American Broadcasting Co., Inc. v. Blackwell

Decision Date26 September 2006
Docket NumberNo. 1:04CV0750.,1:04CV0750.
Citation479 F.Supp.2d 719
PartiesAMERICAN BROADCASTING COMPANY, INC., et al., Plaintiffs, v. J. Kenneth BLACKWELL, Defendant.
CourtU.S. District Court — Southern District of Ohio

Maureen P. Haney, Richard Michael Goehler, Frost Brown Todd LLC, Cincinnati, OH, Susan Buckley, Cahill Gordon & Reindell LLP, New York, NY, for Plaintiffs.

David R. Langdon, Cincinnati, OH, for Defendant.

OPINION AND ORDER

WATSON, District Judge.

This case concerns the right of news organizations to conduct exit polls within 100 feet of polling places in Ohio on election days. Plaintiffs bring this action under 42 U.S.C. § 1983, asserting, inter alia, defendant's directives limiting access to the area within 100 feet of polling stations violate plaintiffs' rights to free speech and due process guaranteed by the First and Fourteenth Amendments to the U.S. Constitution. Plaintiffs additionally contend Ohio's loitering statutes violate the First Amendment to the extent they could be applied to prohibit plaintiffs from conducting exit polls within 100 feet of polling places. This matter is before the Court on the parties' cross-motions for summary judgment (Does. 44 and 51). For the reasons that follow, the Court grants plaintiffs' summary judgment motion in part and denies it in part. The Court likewise grants defendant's summary judgment motion in part and denies it in part.

I. Facts

With one notable exception, the parties do not dispute the material facts.

A. The Parties

Plaintiffs are: American Broadcasting Companies, Inc.; The Associated Press; Cable News Network LP, LLLP; CBS Broadcasting Inc.; Fox News Network LLC; and NBC Universal, Inc. All plaintiffs engage in the gathering and transmission of news, and all plaintiffs conduct exit polls.

Defendant J. Kenneth Blackwell is the Ohio Secretary of State, a duly elected public official. Ohio Rev.Code § 111.01. Plaintiffs sue defendant in his official capacity only. As Secretary of State, defendant is the chief election officer of the State of Ohio. Ohio Rev.Code § 3501.04. He is responsible for obtaining and maintaining uniformity in the application, operation and interpretation of Ohio election laws and for instructing county boards of election concerning election procedures consistent with Ohio law. See Ohio Rev. Code § 3501.05.

B. Exit Polls

The New York Times credits the late Warren J. Mitofsky with originating the exit polling process in 1967 while he was employed by CBS News. Adam Clymer, Warren J. Mitofsky, 71, Innovator Who Devised Exit Poll, N.Y. Times, Sept. 4, 2006 at A17. Plaintiffs submit Mitofsky's affidavit, inter alia, to explain exit polling.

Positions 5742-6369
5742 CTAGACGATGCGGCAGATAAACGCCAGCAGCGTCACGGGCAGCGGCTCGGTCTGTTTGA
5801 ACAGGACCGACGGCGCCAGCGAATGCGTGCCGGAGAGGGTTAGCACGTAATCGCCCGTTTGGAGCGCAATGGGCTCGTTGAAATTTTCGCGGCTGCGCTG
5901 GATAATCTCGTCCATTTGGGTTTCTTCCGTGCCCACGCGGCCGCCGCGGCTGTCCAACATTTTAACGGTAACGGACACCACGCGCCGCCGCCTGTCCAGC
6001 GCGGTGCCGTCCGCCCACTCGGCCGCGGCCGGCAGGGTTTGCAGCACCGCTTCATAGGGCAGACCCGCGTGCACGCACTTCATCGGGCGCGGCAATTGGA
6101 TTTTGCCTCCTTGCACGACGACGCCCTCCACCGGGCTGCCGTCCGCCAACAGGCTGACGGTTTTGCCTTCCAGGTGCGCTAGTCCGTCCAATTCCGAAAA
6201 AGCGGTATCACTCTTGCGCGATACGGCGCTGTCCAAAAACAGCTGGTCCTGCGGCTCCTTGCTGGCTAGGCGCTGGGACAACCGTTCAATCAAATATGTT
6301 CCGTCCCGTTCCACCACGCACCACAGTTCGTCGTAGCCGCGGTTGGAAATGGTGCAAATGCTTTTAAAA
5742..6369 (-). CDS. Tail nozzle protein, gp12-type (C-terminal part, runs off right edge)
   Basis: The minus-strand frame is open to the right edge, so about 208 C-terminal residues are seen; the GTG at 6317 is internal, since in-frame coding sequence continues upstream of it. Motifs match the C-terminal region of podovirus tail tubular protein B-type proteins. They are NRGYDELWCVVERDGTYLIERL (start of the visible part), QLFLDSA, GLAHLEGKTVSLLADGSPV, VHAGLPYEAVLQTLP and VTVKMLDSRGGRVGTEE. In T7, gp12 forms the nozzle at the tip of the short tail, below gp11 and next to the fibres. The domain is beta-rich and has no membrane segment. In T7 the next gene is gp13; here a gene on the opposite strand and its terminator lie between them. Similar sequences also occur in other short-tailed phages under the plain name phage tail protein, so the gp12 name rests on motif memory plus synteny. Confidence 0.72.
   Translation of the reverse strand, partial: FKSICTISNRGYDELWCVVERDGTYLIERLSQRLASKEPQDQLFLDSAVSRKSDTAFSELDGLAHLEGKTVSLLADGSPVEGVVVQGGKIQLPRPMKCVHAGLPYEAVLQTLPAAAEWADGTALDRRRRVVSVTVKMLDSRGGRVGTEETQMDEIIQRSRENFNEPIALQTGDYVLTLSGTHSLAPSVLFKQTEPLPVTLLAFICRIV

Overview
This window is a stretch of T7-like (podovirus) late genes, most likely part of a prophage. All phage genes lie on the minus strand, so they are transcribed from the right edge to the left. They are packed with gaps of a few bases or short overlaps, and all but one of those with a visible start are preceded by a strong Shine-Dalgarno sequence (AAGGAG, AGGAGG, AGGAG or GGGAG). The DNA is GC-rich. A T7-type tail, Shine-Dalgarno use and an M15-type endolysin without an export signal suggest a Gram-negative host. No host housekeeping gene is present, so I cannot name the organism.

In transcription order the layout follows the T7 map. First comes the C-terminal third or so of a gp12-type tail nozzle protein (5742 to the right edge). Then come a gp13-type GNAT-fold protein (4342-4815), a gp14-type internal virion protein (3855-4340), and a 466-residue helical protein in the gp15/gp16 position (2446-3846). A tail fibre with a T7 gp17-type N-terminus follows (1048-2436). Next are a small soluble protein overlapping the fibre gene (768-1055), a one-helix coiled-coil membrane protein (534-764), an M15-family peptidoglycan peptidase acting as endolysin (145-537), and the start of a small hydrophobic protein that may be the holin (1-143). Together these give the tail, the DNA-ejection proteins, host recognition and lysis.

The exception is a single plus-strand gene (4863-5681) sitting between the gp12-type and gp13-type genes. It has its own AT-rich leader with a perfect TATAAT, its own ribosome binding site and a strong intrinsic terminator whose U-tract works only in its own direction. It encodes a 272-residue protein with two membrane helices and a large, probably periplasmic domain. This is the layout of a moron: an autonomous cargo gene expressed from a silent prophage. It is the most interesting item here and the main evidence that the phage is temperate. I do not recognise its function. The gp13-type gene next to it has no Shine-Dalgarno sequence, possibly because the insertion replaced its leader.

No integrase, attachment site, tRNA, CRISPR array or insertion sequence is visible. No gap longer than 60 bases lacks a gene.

Mitofsky defined the term "exit poll" as the gathering of data from a random sample of voters at polling places on election day. Mitofsky Aff. ¶ 5. To accomplish this, a reporter stands just outside the exit of the polling place, and in a scientifically pre-determined pattern asks emerging voters to fill out a short questionnaire. Id. Polling reporters wear badges identifying them as representatives of plaintiffs' news organizations. Mitofsky Aff. ¶ 7. Polling reporters are instructed to be courteous and businesslike, and not to interfere with the election process in any way. Id. Exit poll reporters inform voters that their participation in an exit poll is purely voluntary. Id.

Mitofsky explained that exit polls provide accurate data about voter behavior because of the near certainty that the individuals interviewed actually voted. Mitofsky Aff. ¶ 8. Mitofsky represented that as the distance between the reporter and the polling place increases, the information gathered becomes less reliable. Id. The greater the distance, the greater the likelihood the voter will get in his car and drive away, or blend into a crowd of non-voters. Mitofsky Aff. ¶ 9. Also, as the distance increases, it becomes more difficult to differentiate voters from non-voters, and increasing the distance between the polling place and the reporter makes it impossible to interview in a scientifically selected pattern. Id. As an example of the impact, of distance on the accuracy of exit, polls, Mitofsky averred that during the November 2004 election, exit polls conducted 100 feet or more from the polling place had more than twice the statistical error rate as polls conducted within twenty-five feet of the polling place. Mitofsky Aff. ¶ 10. Defendant does not dispute Mitofsky's assertions concerning the affect of distance on the accuracy of exit polls.

News organizations utilize information gathered from exit polls to analyze and report upon voters' attitudes on issues of public concern, and to determine who voted for particular candidates and why. See Mitofsky Aff. ¶ 27. Plaintiffs use exit poll data to prepare election night news reports. Data gathered from exit polls is archived at the Roper Center at the University of Connecticut, and the Inter-University Consortium at the University of Michigan. Mitofsky Aff. ¶ 29. Historians and political scientists have access to the data stored at the archives. Id.